"Today me will live in the moment, unless it's unpleasant, in which case me will eat a cookie." –Cookie Monster

What are your favorite things about Latin? 

There is such a close sense of community at Latin. One of my favorite things about working here is being able to connect with and get to know so many different people.

What are the best parts of your job? 

It’s rewarding to help kids through the rehabilitation process and then get to see them successfully return to their sport after experiencing an injury. I also love that every workday is different… it keeps me on my toes!

Why did you decide that you wanted to work at a school? 

I always found the idea of working at a school appealing because I knew it would give me the opportunity to be involved in so much more than just athletics. At Latin, I’m lucky enough to work with both athletics and our Latin 360 program. It’s also fun to be able to support our students in other ways, such as helping with senior projects or attending dance shows and plays.

What was the last good book you read? 

"American Dirt" by Jeanine Cummins

What are your hobbies and interests? 

I love spending time with my dog, Piper, playing fantasy football and following Purdue sports (Boiler Up!). I’m also excited to get back to traveling again once the pandemic is over.

What was your first job?

I worked as an Athletic Trainer for Women’s Lacrosse at the University of Cincinnati while in grad school, but working at Latin was my first “official” job after finishing school.

What’s your favorite place you’ve ever visited? 

Banff National Park in Alberta, Canada

What's the best advice you've ever heard?

Be present. Try not to focus on what happened in the past or what will happen in the future. Enjoy the “now.”

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US Chess Team  in the Learning Commons during the State Final

On February 12-13, the upper school chess team competed virtually in the Illinois High School Association (IHSA) state finals and finished in first place in Division 1A.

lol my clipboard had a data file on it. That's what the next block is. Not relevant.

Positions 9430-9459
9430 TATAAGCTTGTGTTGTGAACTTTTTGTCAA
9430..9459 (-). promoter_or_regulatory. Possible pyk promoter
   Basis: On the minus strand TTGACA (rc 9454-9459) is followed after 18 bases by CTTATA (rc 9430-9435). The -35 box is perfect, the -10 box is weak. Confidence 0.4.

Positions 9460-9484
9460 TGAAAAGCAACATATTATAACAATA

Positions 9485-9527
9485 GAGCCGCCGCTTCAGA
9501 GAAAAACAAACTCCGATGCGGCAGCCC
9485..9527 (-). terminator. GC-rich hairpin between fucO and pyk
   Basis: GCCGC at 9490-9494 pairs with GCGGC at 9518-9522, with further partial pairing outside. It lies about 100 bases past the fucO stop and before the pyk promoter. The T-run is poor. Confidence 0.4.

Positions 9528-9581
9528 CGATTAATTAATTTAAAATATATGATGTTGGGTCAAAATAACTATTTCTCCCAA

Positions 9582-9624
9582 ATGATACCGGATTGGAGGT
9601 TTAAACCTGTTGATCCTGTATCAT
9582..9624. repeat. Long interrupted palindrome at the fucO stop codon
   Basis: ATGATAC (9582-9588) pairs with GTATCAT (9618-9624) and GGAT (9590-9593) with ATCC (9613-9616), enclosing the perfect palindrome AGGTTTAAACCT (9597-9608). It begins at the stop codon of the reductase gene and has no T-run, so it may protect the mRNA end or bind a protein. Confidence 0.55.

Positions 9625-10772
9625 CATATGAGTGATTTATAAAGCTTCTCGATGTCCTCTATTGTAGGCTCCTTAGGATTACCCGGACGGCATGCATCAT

The students who represented Latin were Waleed B. '21, Matthew S. '21, Mark M. '21, William F. '21, Eli E. '23, Anton S. '23, Collin D. '22, and Maxwell L. '23. The tournament took place online, but participating teams had to play from the same location—the Romans competed from the upper school's Learning Commons. This is the first time in Latin history that the Romans have won the division title.

ABOUT THE UPPER SCHOOL CHESS TEAM: This academic team meets four times a week for practice and competes in the Chicago Chess Conference composed of catholic schools, including St. Ignatius, St. Patrick, De La Salle, Marist, Br. Rice, etc. After the conference play, they compete in sectionals. Then if they qualify, they play in the state championships.  

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Dr. Martin Luther King Jr.

Hopeful. Excited. Inspired. These are just some of the words that described the way students, faculty and staff felt after participating in the conversations and presentations during Latin’s Dr. Martin Luther King Jr. Day of Commemoration on Wednesday, January 20.

Upper school students began the morning at assembly with an inspirational rendition of “Lift Every Voice and Sing” by J. Rosamond Johnson and James Weldon Johnson sung by Latin’s upper school chorus. 

The assembly was anchored by the amplification of student voices answering thought-provoking questions. Upper school affinity groups, including Black Student Union (BSU), Latin American Student Organization (LASO), Chronic Illness and Disability Alliance (CIDA), LGBTQ+ Affinity, Asian Student Alliance (ASA) and White Identities and Anti-Racism Affinity (WIAA), discussed their answers to the question, “What would an equitable and inclusive community look like at Latin?”

Learn more about Latin’s institutional goals and action steps for DEI from Director of Diversity, Equity and Inclusion Eleannor Maajid in this episode of the Latin Learner Podcast. Co-Head of LASO and junior at Latin Caroline C. ’22 echoed the sentiment that many affinity groups offered in their reflection of the question: “An inclusive and equitable community to me acknowledges that from the start this institution might look very different to new incoming students but makes an effort to make everyone aware that their culture shouldn’t define whether they speak up in class or not or be given looks down the halls. No one should be told to tone down their culture.”